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Wednesday, January 23, 2008

Non Equity Actors at Equity Auditions

Recommended Reading:
Actors Organize: A History of Union Formation
Audition by Michael Shurtleff
The Color of Style...Make a Lasting Impression

I get a lot of questions about Actors Equity Association (the union of professional actors and stage managers in the US.) by actors who are not yet members. Today I was asked if it is possible for a non-Equity actor to attend an Equity audition, or would they have to wait all day and possibly not be seen.

TAE responds:

The short answer to your questions is: Yes- non-equity actors can audition for Equity projects.

Here's how the Broadway (and other Equity) auditions work in New York City. On the day of the EPA (Equity Principal Audition) the audition monitor will arrive between 30-60 minutes before the audition time to start taking sign ups. Union actors are the first to sign up, and they are assigned time slots in the order they arrive. Equity Membership Candidates (EMCs, or non-equity actors who have worked in an Equity theater and are building points towards membership) will put their name on an EMC waiting list in the order of arrival. And non-Equity/non-EMC actors will also put their name on a list, but it will be a list for non-Equity actors.

Once the auditions start, any time slot that is not filled with an Equity actor will be assigned to the people on the EMC list, until all time slots are filled. In the event that all Equity members and EMCs have gotten a slot, they will then go to the non-Equity list and fill the slots from there.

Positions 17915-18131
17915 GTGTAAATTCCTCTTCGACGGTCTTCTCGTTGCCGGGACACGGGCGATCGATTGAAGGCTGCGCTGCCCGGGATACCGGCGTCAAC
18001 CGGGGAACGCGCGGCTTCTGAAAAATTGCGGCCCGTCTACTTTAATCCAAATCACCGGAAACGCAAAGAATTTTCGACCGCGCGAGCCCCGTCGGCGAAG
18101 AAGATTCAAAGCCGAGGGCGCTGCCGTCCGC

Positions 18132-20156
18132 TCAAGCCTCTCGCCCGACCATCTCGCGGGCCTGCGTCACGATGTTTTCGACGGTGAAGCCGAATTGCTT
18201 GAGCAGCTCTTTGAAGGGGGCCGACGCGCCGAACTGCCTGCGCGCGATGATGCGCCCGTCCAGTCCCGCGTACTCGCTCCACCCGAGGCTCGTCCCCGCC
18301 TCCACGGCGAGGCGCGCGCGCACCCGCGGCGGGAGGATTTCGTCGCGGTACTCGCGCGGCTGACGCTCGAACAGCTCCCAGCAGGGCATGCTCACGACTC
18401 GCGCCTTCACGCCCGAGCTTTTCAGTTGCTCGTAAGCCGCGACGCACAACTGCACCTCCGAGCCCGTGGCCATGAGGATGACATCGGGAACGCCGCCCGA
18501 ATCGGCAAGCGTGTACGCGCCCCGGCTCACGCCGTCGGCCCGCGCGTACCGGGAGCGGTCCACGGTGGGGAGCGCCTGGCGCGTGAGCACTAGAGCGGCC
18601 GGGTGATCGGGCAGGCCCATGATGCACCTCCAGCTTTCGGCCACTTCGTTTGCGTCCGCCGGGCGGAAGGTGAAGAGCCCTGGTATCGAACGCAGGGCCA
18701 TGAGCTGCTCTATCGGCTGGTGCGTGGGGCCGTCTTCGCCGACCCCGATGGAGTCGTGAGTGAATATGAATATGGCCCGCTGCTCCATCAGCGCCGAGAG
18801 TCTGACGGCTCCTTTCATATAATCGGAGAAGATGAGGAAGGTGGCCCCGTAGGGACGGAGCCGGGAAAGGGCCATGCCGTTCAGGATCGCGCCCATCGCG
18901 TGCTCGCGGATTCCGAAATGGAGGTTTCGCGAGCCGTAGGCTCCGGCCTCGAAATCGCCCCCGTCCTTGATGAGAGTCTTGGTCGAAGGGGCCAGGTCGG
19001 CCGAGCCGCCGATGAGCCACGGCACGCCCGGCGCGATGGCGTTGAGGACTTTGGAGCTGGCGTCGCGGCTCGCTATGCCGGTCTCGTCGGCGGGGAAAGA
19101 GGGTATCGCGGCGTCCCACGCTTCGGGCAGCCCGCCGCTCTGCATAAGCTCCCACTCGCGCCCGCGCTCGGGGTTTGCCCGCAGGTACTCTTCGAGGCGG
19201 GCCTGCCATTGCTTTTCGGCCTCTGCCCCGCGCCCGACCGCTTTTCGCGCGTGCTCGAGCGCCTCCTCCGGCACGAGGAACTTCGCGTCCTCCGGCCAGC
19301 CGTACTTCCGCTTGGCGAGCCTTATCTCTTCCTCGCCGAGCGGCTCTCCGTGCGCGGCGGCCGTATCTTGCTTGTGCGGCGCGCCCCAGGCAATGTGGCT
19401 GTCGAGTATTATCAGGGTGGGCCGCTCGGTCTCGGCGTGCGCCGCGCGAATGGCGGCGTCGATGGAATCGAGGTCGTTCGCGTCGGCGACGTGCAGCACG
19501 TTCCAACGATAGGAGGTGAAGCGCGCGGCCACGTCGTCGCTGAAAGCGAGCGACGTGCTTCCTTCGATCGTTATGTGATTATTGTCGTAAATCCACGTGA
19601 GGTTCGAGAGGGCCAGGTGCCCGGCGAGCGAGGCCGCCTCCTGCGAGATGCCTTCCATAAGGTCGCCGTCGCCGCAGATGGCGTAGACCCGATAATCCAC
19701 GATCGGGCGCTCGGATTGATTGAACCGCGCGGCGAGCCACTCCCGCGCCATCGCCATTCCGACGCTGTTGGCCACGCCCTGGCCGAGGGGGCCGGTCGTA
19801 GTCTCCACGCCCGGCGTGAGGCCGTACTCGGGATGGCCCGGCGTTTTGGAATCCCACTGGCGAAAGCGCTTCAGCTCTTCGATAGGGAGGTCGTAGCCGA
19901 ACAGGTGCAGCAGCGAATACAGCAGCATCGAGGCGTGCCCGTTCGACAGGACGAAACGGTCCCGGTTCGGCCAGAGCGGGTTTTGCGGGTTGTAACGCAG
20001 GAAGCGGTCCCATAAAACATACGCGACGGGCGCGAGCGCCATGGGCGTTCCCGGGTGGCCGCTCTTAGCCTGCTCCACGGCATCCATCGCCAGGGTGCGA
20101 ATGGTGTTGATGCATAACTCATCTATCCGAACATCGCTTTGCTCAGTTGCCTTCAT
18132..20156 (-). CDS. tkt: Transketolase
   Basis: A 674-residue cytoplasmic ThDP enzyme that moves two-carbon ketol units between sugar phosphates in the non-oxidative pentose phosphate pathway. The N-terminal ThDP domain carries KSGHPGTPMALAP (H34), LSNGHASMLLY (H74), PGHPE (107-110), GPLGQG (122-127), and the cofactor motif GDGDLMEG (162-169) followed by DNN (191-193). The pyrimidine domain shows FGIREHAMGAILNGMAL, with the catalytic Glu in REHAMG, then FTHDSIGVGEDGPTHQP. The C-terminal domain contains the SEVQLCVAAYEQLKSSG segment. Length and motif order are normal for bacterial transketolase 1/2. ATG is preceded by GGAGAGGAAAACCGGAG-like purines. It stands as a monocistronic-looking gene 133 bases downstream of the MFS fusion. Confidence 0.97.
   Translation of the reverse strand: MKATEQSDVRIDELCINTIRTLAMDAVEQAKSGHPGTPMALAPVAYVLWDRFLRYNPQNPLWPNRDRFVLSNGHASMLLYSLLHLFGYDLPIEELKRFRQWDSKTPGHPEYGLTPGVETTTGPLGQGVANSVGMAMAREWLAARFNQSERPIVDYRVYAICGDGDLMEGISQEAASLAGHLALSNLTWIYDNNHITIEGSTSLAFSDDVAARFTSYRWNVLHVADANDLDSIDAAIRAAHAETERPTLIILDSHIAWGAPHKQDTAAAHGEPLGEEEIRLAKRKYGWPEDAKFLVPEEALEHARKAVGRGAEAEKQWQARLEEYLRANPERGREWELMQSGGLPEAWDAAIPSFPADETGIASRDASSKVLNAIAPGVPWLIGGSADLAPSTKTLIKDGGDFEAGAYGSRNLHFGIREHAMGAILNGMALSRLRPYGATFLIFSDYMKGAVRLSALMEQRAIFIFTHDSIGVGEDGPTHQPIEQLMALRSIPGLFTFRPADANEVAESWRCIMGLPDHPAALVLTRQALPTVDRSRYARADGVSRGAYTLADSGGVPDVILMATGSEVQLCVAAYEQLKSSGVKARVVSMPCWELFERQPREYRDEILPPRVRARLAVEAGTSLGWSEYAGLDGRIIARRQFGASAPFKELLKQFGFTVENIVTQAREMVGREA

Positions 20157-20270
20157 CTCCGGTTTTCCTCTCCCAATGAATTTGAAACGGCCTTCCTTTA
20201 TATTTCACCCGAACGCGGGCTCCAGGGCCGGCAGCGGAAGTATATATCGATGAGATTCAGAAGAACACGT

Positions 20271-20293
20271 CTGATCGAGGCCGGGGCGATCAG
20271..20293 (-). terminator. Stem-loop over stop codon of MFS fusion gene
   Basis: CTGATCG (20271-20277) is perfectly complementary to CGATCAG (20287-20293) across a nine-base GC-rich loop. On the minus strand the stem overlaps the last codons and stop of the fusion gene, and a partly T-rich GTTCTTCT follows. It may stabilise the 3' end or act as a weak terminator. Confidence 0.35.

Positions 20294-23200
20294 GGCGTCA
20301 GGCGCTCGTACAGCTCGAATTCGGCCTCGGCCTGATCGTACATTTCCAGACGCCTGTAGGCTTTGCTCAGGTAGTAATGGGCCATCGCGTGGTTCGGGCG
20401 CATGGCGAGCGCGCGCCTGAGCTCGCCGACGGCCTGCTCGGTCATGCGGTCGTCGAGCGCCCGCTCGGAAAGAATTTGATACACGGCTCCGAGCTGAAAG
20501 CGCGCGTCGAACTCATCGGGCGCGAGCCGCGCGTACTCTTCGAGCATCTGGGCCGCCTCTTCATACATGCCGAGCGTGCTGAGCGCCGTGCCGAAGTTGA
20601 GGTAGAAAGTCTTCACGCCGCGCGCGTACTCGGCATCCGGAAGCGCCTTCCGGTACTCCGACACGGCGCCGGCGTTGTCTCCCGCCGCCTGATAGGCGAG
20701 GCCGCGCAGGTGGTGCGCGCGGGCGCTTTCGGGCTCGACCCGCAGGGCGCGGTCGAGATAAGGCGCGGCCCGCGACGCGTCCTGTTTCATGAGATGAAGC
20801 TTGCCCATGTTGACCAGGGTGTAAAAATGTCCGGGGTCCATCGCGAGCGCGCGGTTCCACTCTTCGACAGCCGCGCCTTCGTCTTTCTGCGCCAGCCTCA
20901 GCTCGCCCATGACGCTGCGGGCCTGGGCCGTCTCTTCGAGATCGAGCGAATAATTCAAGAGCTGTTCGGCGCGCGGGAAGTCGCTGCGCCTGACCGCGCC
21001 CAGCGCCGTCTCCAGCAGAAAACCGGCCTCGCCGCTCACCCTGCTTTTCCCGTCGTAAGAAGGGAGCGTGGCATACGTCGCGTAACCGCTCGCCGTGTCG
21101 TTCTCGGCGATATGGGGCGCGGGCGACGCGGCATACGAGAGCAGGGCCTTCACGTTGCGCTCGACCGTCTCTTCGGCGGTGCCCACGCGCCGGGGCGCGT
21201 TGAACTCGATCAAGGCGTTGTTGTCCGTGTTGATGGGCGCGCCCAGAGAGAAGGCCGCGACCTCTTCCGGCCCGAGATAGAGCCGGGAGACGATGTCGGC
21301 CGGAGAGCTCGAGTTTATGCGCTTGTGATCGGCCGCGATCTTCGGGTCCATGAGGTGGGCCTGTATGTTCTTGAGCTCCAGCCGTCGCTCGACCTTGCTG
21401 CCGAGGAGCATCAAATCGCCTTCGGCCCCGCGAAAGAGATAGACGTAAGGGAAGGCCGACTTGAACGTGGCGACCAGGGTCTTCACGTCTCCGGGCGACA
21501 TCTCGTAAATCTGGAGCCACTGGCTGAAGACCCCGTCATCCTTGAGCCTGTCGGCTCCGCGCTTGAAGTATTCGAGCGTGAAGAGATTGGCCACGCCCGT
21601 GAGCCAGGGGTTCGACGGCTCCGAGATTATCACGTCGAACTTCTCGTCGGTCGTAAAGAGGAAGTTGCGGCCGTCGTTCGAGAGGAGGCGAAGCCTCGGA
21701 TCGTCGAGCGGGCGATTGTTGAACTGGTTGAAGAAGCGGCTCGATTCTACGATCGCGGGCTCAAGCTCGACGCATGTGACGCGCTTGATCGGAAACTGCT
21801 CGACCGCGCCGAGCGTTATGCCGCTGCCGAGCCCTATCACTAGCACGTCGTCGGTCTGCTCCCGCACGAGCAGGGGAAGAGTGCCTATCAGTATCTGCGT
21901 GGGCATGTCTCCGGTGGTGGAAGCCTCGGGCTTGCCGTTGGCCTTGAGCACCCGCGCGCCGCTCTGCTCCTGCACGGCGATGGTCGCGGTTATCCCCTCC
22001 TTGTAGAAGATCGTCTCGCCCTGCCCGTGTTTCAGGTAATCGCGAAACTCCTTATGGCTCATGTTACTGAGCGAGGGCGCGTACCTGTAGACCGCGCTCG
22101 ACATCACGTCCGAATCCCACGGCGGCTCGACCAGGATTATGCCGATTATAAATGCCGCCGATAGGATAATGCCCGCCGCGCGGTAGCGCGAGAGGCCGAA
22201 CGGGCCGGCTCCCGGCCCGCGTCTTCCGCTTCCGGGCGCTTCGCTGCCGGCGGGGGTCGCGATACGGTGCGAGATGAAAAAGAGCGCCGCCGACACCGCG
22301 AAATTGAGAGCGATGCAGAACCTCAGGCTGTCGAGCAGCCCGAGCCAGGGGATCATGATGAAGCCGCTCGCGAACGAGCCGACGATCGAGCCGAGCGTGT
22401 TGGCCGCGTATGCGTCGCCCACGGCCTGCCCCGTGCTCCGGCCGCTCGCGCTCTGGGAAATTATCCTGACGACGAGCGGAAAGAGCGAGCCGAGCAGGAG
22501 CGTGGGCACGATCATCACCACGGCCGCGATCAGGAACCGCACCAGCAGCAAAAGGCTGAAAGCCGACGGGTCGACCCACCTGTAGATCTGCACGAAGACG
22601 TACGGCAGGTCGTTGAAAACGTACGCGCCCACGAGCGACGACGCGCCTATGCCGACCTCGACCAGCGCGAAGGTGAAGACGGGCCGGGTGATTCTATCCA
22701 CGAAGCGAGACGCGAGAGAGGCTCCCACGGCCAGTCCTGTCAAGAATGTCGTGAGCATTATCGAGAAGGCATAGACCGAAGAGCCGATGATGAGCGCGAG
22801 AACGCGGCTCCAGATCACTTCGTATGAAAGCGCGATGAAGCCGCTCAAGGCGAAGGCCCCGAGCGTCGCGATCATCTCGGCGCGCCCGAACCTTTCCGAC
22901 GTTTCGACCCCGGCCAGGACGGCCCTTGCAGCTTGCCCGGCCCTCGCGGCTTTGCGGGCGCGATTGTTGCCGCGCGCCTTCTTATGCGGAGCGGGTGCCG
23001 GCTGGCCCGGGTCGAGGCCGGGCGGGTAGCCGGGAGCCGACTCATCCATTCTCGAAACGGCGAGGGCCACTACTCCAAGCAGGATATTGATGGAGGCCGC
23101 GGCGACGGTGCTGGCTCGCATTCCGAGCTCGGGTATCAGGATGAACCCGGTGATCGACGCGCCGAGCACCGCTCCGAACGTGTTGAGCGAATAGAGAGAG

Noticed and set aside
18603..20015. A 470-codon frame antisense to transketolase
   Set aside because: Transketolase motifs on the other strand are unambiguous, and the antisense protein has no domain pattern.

Most of the time, there are more Equity actors than there are slots, so there is a 4th list called the Alternate list. If an Equity actor shows up and there are no time slots left, they will put their name on the Alternate list. If a slot becomes available (due to no-shows or the audition running ahead of schedule), the first list they pull from is the Equity Alternate List; then the EMC list; then the non-Equity list.

So, as you can see, the non-Equity actor has a bit of difficulty in getting into auditions. That's not to say that it never happens- non-Equity actors do get seen on a limited basis. However, you can see how it might be tough for a non-Equity actor to be seen if there are so many others ahead of them. With regard to waiting: once you have your name on the list, you must be present when your name is called in order to fill a time slot. If you step away and your name is called, you forfeit your spot to the next person on the list. This is why you hear horror stories about non-Equity actors waiting all day with the possibility of never being seen.

Most producers would say that they are very happy to see non-Equity actors if there is time. I have known a few to even stay 15-20 more minutes in order to see everyone on the list. This is rare, but it does happen.

Bottom line- the only way you will get your Equity card is to work at an Equity theater, and the way most people get that job is to go to an Equity audition. I am not sure which part of New Jersey you are in, but I am sure there are local Equity auditions for theaters in your area- and those auditions tend to be a little easier for non-Equity people to get into.

Have a comment or question? Leave it by clicking below!